Soviet propaganda described the invasion of Czechoslovakia as “brotherly help” to a nation threatened by “counter-revolutionary forces”, and the Warsaw Pact forces that occupied the country in August 1968 came from Russia, East Germany, Poland, Hungary and Bulgaria. But not all the citizens of those countries agreed with the invasion, and several of them risked their lives to protest against Moscow’s crackdown. On Thursday, nine of them received medals in gratitude from Czech prime minister Mirek Topolánek.
The Warsaw Pact invasion of Czechoslovakia resulted in a permanent Soviet military presence on Czech soil. Between 1968 and 1991 –when the last of the Soviet troops finally left the country – they operated in 73 localities. The environmental damage they caused is taking years to repair and has already cost billions of crowns. Jakub Kašpar is a spokesman for the Czech Environment Ministry:
Do you want to learn something about Czech history but have only an hour to spare? Well, it’s not impossible. A group of young actors from Prague have put together a theatrical show called History of Czechs in 68 Minutes. They have been staging the play at the Disk theatre, right in the city centre, luring the viewers among the crowds of tourists heading towards the Charles Bridge.
In a special ceremony, Prime Minister Mirek Topolánek awarded medals of bravery to ten foreign dissidents who publicly protested against the invasion in their homeland. The protests took place in Russia, Poland, Bulgaria and other former Soviet satellites and the people who condemned the invasion paid a high price for their bravery. They were locked up in psychiatric clinics, persecuted by the secret service and were unable to find work for many years after. The Czech prime minister said that his country was deeply grateful for what they had done and noted that their bravery had been inspiring, for they had acted as free people although they lived in a totalitarian state.
Czechs are marking the 40th anniversary of the Soviet-led Warsaw Pact invasion of Czechoslovakia, which crushed the reform movement known as the Prague Spring. In the early hours of August 21st of 1968, Soviet tanks rolled across the border taking over all key institutions. Disbelieving Czechs took to the streets to defend their capital. Over 100 people were killed and more than 500 injured in the clash with foreign troops. The public revolt was suppressed and the invasion marked the beginning of a dark period of Czech history. Thousands of people fled the country, and thousands lost their jobs or faced persecution for speaking their minds, as communist hardliners regained their grip on power.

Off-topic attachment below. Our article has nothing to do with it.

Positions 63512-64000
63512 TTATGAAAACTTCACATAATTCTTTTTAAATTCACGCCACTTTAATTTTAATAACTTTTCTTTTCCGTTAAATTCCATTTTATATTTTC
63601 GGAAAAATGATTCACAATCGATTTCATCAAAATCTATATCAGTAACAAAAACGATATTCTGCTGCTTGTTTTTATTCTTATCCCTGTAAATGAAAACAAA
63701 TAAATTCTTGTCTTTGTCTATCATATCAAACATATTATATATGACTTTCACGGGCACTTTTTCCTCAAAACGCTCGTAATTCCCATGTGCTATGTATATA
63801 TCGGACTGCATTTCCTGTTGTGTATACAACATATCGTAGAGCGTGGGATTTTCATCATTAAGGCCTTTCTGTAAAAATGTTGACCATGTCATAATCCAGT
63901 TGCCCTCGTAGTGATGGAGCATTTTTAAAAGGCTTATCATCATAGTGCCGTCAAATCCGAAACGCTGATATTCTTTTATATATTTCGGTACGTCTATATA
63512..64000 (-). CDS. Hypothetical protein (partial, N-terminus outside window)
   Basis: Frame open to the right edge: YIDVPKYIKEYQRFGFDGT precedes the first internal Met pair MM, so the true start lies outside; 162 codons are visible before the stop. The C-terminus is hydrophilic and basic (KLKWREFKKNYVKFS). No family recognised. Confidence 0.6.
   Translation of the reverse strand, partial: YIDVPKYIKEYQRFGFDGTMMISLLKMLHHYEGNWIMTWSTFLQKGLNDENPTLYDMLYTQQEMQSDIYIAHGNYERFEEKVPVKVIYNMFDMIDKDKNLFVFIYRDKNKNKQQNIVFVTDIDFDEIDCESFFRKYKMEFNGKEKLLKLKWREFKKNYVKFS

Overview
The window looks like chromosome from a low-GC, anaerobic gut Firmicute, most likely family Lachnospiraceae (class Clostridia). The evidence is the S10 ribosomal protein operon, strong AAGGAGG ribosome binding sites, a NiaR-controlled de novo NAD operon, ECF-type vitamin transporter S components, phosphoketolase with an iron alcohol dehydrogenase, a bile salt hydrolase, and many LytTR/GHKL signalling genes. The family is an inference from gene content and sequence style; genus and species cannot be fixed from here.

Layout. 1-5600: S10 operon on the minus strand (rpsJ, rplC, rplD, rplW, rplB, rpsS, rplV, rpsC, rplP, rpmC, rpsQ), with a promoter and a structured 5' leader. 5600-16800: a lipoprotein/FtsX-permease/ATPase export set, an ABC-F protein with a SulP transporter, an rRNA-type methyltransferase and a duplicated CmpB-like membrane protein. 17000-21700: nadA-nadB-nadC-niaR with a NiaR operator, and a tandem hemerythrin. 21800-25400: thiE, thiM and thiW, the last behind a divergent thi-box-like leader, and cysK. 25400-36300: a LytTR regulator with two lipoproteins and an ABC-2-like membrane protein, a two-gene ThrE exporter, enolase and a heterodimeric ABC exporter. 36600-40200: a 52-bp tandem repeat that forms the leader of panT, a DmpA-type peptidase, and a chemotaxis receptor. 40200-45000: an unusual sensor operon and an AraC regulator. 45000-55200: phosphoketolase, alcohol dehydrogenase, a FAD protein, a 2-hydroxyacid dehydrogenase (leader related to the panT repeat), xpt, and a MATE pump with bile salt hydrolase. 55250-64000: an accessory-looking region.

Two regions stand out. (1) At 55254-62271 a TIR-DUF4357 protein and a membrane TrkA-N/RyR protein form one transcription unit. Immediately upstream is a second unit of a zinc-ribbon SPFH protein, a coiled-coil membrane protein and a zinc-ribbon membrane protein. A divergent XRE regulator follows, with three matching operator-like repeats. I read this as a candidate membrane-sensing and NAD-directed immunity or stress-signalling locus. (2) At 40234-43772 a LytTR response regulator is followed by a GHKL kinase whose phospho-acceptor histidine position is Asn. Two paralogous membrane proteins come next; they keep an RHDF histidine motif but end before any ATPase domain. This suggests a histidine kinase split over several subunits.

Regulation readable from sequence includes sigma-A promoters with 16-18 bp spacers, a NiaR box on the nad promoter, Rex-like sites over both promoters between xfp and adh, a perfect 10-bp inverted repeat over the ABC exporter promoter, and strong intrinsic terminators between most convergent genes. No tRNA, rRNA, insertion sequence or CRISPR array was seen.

A commemorative ceremony was held outside the Czech Radio building on Thursday where a fierce battle for control of the radio took place forty years ago. Fifteen civilians lost their lives in the clash with Soviet troops, who eventually seized the building. Broadcasting continued from a number of secret locations for a few days longer, informing Czechs about what was happening and that the invasion had been condemned by the international community.
Exhibitions have been taking place all over Prague recently to commemorate the Warsaw-Pact invasion of Czechoslovakia on August 21, 1968. But perhaps the biggest of all the displays was unveiled on Thursday, exactly 40 years after the Soviet tanks rolled in. ‘… And the tanks arrived’ sees Prague’s National Museum – to this day a symbol of the occupation – returned to the way it looked in 1968. For one month only, a 1960’s-style kiosk, vintage cars, and of course, a Soviet tank stand outside the museum.
August 21st, 2008 marks 40 years since Warsaw pact troops moved into Czechoslovakia, crushing the reform movement known as the Prague Spring. The invasion shocked many Czechs who came to the defence of the Czechoslovak Radio building (now Czech Radio) on Vinohradská Street. Dominik Jun was there in the run up to the commemoration and filed this report.
Because August 21 is the fortieth anniversary of the Soviet invasion of Czechoslovakia in 1968 and the radio played such a central role in the events of those dramatic days, in this edition of From the Archives we shall be hearing the memories of one of the key journalists involved in those dramatic events. Jiří Dienstbier was one of Czechoslovak Radio’s star reporters at the time. Later he was to become one of the best-known dissidents of the ‘70s and ‘80s, and after the Velvet Revolution he was the country’s first post-communist foreign minister.
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Screenshot: a hybrid English-friendly Prague art-house cinema where screenings are events